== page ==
When Sophie Chaney went on her second co-op, she got in touch with a team of researchers, set up her own housing, and set off on an adventure of a lifetime.
The fourth year biology student spent last spring in South Africa researching pollinators like bees, butterflies, moths, and other flying insects.
She had already had one co-op at which she worked exclusively with bees — at Best Bees in Boston’s South End. But this time, Chaney knew she wanted to spread her wings and conduct research globally.
“Start early, think about visas and housing, and look to providers in the region for guidance,” she told fellow biology students recently during a class taught by Veronica Porter, Associate Professor and Co-op Coordinator in the College of Science.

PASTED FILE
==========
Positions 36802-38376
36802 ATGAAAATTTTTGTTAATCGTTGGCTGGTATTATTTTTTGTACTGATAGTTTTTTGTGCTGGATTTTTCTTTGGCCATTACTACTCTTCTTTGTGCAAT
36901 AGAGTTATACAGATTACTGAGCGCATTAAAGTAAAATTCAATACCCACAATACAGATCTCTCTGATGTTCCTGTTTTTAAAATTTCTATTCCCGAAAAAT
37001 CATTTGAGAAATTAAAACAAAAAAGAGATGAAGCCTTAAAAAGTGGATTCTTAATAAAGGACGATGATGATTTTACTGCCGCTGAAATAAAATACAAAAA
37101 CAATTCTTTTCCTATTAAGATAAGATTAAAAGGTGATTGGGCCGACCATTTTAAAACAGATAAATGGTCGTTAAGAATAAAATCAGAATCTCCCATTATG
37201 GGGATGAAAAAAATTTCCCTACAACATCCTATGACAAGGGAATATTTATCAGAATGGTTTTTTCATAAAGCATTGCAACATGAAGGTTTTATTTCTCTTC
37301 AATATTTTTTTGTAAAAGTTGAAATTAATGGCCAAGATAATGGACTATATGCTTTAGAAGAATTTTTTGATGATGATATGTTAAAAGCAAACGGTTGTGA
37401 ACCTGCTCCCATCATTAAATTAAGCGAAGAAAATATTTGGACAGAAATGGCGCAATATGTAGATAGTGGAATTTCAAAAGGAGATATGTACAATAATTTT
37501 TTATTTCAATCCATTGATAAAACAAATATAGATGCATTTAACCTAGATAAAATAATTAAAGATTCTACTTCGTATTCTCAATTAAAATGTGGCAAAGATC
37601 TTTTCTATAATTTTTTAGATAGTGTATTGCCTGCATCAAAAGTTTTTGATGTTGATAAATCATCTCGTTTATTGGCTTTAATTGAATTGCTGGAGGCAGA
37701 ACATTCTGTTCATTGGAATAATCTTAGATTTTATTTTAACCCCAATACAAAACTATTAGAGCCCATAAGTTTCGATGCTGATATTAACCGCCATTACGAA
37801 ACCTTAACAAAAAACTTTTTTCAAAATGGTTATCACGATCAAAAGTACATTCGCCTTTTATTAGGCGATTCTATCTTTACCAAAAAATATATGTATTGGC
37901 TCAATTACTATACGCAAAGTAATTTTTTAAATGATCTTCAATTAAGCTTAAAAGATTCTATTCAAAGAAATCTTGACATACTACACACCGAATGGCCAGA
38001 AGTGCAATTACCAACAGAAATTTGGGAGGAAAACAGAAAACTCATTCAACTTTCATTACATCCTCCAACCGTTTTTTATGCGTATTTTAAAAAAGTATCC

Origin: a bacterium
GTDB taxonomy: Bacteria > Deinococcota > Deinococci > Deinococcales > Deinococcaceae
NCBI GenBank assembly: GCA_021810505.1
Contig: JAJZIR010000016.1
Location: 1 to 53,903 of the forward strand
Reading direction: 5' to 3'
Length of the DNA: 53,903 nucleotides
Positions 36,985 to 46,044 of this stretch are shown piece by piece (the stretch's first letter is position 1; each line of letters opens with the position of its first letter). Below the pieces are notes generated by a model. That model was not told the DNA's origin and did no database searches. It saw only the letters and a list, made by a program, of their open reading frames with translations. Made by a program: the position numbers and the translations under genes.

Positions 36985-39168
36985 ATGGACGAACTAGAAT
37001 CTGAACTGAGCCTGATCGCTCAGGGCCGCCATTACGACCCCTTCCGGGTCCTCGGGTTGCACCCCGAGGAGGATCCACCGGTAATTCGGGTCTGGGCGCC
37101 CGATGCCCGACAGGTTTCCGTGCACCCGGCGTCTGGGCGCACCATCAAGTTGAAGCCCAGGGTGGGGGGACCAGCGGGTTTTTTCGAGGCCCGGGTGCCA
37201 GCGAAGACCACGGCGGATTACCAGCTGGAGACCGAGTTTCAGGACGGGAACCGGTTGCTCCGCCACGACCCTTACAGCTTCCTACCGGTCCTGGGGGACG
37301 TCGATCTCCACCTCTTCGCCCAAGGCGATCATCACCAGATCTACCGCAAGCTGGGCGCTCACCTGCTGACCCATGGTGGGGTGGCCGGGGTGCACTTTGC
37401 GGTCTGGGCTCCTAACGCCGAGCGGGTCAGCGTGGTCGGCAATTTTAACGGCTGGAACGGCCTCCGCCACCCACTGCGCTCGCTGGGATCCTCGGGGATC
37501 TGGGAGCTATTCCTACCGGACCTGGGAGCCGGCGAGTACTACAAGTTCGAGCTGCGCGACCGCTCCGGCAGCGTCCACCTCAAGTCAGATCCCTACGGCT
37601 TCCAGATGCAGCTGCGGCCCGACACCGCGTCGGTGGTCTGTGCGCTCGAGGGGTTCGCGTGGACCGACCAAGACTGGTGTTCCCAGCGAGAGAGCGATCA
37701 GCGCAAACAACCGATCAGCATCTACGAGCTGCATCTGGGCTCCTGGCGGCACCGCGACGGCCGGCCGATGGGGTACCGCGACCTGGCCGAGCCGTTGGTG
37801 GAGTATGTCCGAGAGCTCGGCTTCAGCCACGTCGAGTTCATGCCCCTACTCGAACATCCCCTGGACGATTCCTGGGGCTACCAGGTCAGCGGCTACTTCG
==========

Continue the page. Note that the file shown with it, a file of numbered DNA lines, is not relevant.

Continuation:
Kevin Freeman also ended up in South Africa for his co-op this past spring – though for him it was his first co-op.
“It was a little overwhelming,” he told the group. But he is glad he did it, adding he learned a lot while he was there.
Freeman knew going into co-op he wanted to work in environmental sustainability. He ended up at Oranjezicht City Farm working on all sorts of projects including administrative projects, communication projects, outreach aspects of the farm, and other day-to-day activities.
But good experiences and learning a lot doesn’t require a global co-op. Samantha Yao is a fifth year pre-vet student and has all three co-ops, all in Massachusetts.
“I couldn’t do much (with animals) before co-op, but now I have a large list of tasks I can perform,” she said pointing to a slide of things ranging from taking vitals to assisting with surgery.
The aspiring veterinarian focused her co-ops on learning as much about animals as possible. She says she wouldn’t change a thing about her experience.